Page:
After Nepal prime minister goes, China says hopes for stability
BEIJING (Reuters) – China’s foreign ministry said on Tuesday it hoped that all parties in Nepal put national interest first and work for stability, after the landlocked country’s prime minister resigned, nine months after coming to power.
Nepali Prime Minister K.P. Oli resigned on Sunday, minutes before parliament was to vote on a no-confidence motion he was likely to lose.
The no-confidence motion was brought by former Maoist rebels who propped up the Oli-led government last October, but fell out with him after accusing him of failing to honor a power-sharing deal.
Oli’s departure plunges the Himalayan country, plagued by political turmoil for years, into a whole new round of political uncertainty. This is the country’s 23rd government to fall since a multi-party democracy began in 1990 after bloody protests, and the political tumult has weighed on business confidence.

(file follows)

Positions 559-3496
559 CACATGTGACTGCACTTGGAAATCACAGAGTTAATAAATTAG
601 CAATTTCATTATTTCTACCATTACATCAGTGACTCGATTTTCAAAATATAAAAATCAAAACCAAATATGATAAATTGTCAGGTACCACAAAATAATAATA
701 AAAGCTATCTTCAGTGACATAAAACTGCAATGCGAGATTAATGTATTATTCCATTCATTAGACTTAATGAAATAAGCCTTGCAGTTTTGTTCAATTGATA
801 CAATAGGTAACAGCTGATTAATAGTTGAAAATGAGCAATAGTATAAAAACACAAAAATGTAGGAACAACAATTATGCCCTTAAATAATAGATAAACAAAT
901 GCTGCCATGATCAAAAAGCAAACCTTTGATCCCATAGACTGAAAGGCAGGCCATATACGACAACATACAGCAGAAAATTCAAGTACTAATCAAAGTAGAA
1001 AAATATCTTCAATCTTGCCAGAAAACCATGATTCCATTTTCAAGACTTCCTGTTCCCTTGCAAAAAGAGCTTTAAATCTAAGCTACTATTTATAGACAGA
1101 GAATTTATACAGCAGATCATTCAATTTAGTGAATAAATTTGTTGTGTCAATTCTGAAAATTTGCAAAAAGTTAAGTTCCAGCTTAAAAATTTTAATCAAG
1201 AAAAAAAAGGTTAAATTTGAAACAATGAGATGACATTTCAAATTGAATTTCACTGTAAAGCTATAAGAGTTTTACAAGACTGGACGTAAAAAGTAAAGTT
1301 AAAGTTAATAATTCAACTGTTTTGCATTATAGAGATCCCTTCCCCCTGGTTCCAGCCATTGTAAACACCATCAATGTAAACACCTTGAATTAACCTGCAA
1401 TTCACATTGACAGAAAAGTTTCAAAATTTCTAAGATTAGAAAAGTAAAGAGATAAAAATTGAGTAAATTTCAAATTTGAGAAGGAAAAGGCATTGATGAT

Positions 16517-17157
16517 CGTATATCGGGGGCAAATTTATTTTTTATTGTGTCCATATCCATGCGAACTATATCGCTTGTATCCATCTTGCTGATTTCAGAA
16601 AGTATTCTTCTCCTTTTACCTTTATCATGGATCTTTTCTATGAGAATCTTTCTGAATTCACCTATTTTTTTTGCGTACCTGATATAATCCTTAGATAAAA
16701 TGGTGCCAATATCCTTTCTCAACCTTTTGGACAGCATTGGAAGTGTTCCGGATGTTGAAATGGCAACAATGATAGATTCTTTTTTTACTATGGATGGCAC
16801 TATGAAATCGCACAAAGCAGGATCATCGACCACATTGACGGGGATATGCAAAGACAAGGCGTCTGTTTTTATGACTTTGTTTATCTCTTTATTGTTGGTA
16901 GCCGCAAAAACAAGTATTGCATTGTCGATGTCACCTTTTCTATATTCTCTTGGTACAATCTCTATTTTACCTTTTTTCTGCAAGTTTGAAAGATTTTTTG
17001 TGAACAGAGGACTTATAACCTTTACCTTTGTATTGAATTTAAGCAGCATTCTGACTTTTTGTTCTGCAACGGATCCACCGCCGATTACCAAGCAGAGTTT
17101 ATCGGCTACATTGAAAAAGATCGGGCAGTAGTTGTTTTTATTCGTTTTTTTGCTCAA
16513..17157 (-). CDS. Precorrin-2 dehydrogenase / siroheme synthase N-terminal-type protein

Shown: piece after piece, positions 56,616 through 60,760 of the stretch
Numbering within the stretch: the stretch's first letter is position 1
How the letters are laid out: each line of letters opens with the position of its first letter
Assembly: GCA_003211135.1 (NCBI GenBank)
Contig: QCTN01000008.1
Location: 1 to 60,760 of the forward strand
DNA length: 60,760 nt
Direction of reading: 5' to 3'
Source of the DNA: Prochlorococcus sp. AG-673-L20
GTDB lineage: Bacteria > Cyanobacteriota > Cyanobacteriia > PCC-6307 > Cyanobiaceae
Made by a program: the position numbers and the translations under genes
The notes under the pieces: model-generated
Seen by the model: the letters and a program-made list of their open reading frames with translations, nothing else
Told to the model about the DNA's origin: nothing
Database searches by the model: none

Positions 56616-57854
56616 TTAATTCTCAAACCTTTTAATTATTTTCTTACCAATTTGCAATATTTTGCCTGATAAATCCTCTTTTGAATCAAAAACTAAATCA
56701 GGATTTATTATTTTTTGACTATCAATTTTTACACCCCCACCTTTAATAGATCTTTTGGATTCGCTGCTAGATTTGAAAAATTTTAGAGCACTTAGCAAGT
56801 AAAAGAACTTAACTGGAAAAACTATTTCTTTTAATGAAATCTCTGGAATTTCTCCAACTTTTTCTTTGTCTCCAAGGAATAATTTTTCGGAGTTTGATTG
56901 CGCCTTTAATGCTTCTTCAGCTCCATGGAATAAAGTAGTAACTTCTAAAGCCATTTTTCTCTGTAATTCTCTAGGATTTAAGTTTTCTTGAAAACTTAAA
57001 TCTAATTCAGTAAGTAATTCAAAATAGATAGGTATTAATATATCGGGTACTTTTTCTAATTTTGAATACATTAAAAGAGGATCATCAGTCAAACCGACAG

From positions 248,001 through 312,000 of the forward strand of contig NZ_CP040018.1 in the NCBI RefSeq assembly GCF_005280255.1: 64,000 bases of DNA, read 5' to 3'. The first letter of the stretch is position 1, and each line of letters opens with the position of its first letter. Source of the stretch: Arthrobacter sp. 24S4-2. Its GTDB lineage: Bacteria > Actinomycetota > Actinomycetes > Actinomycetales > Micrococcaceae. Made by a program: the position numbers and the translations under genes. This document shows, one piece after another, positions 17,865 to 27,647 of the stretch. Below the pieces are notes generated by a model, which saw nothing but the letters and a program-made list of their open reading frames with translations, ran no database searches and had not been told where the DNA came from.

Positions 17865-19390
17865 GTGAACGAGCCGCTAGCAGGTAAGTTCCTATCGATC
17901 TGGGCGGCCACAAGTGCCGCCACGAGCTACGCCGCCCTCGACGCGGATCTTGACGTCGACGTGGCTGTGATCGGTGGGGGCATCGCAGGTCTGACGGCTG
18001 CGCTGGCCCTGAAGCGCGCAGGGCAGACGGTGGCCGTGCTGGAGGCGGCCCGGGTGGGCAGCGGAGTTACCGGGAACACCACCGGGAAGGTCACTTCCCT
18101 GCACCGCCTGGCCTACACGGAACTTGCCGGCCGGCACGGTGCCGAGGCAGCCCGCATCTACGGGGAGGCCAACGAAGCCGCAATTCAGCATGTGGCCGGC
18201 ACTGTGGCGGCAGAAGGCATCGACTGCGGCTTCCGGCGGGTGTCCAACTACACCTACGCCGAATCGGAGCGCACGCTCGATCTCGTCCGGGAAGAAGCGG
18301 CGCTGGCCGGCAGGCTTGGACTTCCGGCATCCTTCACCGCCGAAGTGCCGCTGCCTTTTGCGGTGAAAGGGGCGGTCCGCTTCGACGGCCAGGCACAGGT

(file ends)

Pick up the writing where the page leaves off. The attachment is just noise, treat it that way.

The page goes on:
China is vying to increase its influence in Nepal, challenging India’s long-held position as the dominant outside power.
When Oli visited China in March, he signed a deal allowing Nepal to use China’s ports for trading goods with third countries, potentially ending India’s decades-long monopoly over the impoverished country’s trading routes.
“As a neighbour and friend, China genuinely hopes that all parties and sides in Nepal put the national and people’s interests first, and dedicate themselves to effecting Nepal’s stability and development,” China’s foreign ministry said in a brief statement.
“China and Nepal have been through thick and thin together, and no matter the changes in the international or domestic situation, the direction of China and Nepal’s friendship and mutually beneficially cooperation will not change.”
(Reporting by Ben Blanchard; Editing by Ryan Woo)